Immigration Minister Jason Kenney announced recently that Canada will allow the entry of 240,000 permanent residents to enter the country next year. This is bad news for Canada struggling with a large fiscal deficit, unemployment, income inequalities and environmental problems.
A recent study, which I co-authored with Patrick Grady, showed that recent immigrants who arrived between 1987 and 2004 cost taxpayers an average of $6,000 every year. Applying this figure to the projected number of immigrants, by the end of next year, the tax payer burden will have increased by $1.4 billion and will continue to do so for many years.
This burden does not appear in any government budgets. It arises from a fact, found in data published by Statistics Canada: Recent immigrants on average earn about 70 percent of what other Canadians earn. Because of the progressive income tax system, they pay only half of what other Canadians do. Their low incomes also cause them to pay lower amounts of other taxes.
At the same time, the immigrants are entitled to and use all of the benefits provided by Canada’s welfare state. The result is the annual net fiscal burden of $6,000 per immigrant.
This cost does not account for the other negative effect the immigrants have on unemployment, congestion, pollution and the number living in poverty. Protests about income inequality should be directed at immigration and other government policies, not the free market system.
The Minister should be praised for a shift of emphasis on the selection of immigrants in the Canadian Experience Class program, which fast tracks skilled foreign workers and graduate students who have spent time in Canada on temporary permits or student visas, but the effect on the fiscal deficit is minimal. The number in the Canadian Experience Class in the first full year of the program in 2009 was 2,545. Assuming that on average they have a spouse and one child, under the existing classification system, the program will affect 7,635 immigrants, which comes to 3.2 percent of the 240,000 total to be admitted next year. Nor will the numbers grow much in the future. Only small numbers of temporary workers and students qualify.
According to the Minister, immigrants are needed to meet labour shortages. This argument involves circular reasoning. These immigrants create demand for labour through their needs for housing, schools, hospitals, universities, roads, bridges, sewers, water supply, consumer goods and services. In fact, most of the current and projected labour shortages are the result of recent mass immigration.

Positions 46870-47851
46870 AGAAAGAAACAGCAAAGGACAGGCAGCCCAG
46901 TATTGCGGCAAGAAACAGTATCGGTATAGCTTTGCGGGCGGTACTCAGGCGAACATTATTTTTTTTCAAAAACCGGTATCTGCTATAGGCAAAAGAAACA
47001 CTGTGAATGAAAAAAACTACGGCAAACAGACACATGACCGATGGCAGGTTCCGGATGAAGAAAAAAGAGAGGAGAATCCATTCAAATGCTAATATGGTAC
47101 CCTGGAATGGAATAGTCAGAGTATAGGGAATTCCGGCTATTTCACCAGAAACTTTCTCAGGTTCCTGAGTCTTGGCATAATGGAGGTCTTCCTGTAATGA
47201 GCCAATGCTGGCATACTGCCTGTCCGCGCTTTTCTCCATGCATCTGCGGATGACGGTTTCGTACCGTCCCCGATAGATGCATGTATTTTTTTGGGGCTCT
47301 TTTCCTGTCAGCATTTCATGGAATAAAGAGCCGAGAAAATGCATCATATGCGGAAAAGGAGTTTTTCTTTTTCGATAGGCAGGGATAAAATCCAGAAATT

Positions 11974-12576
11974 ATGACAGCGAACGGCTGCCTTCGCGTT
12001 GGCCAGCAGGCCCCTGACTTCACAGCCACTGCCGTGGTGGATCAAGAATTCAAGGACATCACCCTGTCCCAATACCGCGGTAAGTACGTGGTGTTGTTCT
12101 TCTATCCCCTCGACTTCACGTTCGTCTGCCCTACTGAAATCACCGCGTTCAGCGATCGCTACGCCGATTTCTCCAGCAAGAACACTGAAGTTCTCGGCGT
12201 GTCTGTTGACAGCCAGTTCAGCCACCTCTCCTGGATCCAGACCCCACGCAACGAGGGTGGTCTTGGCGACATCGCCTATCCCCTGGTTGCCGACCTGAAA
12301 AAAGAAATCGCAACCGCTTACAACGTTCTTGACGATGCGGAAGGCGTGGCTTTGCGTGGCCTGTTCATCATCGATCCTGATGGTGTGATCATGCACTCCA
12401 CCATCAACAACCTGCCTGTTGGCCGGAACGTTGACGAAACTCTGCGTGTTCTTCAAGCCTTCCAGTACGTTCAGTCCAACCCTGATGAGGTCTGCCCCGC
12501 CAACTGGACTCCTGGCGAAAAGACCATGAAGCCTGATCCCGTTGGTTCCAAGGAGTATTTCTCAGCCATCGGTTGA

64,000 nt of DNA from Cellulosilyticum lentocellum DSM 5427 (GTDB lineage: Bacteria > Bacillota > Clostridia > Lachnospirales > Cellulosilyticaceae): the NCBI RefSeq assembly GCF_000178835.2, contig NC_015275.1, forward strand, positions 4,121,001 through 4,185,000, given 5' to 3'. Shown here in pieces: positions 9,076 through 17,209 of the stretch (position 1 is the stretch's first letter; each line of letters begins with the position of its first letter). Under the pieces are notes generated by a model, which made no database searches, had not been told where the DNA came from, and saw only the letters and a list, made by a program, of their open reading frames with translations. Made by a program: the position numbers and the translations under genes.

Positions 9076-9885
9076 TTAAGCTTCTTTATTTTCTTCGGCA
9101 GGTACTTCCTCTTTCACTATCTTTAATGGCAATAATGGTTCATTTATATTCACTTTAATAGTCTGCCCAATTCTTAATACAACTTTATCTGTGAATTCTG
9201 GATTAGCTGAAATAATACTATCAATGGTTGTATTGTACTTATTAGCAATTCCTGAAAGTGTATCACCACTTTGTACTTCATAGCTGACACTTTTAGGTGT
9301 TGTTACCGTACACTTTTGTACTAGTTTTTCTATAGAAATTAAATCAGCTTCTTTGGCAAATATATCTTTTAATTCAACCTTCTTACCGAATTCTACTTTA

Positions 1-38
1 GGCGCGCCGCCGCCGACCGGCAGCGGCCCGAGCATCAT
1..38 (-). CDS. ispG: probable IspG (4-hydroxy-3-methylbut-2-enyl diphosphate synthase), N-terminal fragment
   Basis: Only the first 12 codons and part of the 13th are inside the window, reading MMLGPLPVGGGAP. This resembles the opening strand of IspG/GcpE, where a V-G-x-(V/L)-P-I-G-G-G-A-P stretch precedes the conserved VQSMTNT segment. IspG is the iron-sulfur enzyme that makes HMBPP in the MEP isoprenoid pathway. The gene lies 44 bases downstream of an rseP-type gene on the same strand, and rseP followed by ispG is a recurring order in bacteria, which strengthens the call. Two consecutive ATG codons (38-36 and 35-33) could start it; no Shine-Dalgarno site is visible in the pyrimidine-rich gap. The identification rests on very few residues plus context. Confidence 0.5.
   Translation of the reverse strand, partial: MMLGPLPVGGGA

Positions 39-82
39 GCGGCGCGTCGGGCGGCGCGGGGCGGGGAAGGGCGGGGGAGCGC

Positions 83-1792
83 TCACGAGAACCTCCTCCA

The demand for housing from immigrants is especially notable. Assuming an average family size of three and the same settlement pattern as in recent years, new immigrants next year in Toronto will require 27,272 dwelling units, 2,273 every month or 568 every week of the year. The corresponding weekly figures are 235 for Vancouver and 233 for Montreal. To build these accommodations requires much labour and scarce land. It will also lead to higher housing costs and the number of homeless.
Worth noting also is the effect of these immigrants on health care. Given that the average physician in Canada has 240 patients, by the end of next year one thousand additional doctors will be needed. Canada already has a growing shortage of physicians, so waiting lists will lengthen even more, as will crowding in the emergency departments of hospitals.
If the past is guide to the future, there will not be enough doctors in next year’s cohort to meet the new demand. The granting of medical licenses to all immigrants who claim to be a doctor is not a solution either. Canadians will not stand for the deterioration in the quality of services they receive from their doctors.
Canada’s immigration policy needs to be reformed. The influence of politicians, civil servants and the immigration industry on its formulation should be minimized. The heralded points system has failed and needs to be scrapped.
In its place should be market forces used in the selection of economic immigrants (refugees raise a different set of issues and are a small proportion of the total anyway). The basic concept is that landed immigrant visas will be issued only to applicants who have a verified, pre-arranged employment contract at a pay equal to at least that of the average of Canadian. They may be accompanied by spouses and under-age children.
With this minimum income, immigrants will no longer impose a fiscal burden on taxpayers and have a positive effect on average per capita incomes of all Canadians. In addition, the annual inflows will vary according to cyclical labour market conditions, reducing unemployment when economic growth is slow.
The adoption of the proposed policy will make immigrants serve Canada, not Canada serve immigrants. Voters, including past immigrants, are bound to reward politicians who make this change.
Professor of Economics (Emeritus), Simon Fraser University
Senior Fellow, The Fraser Institute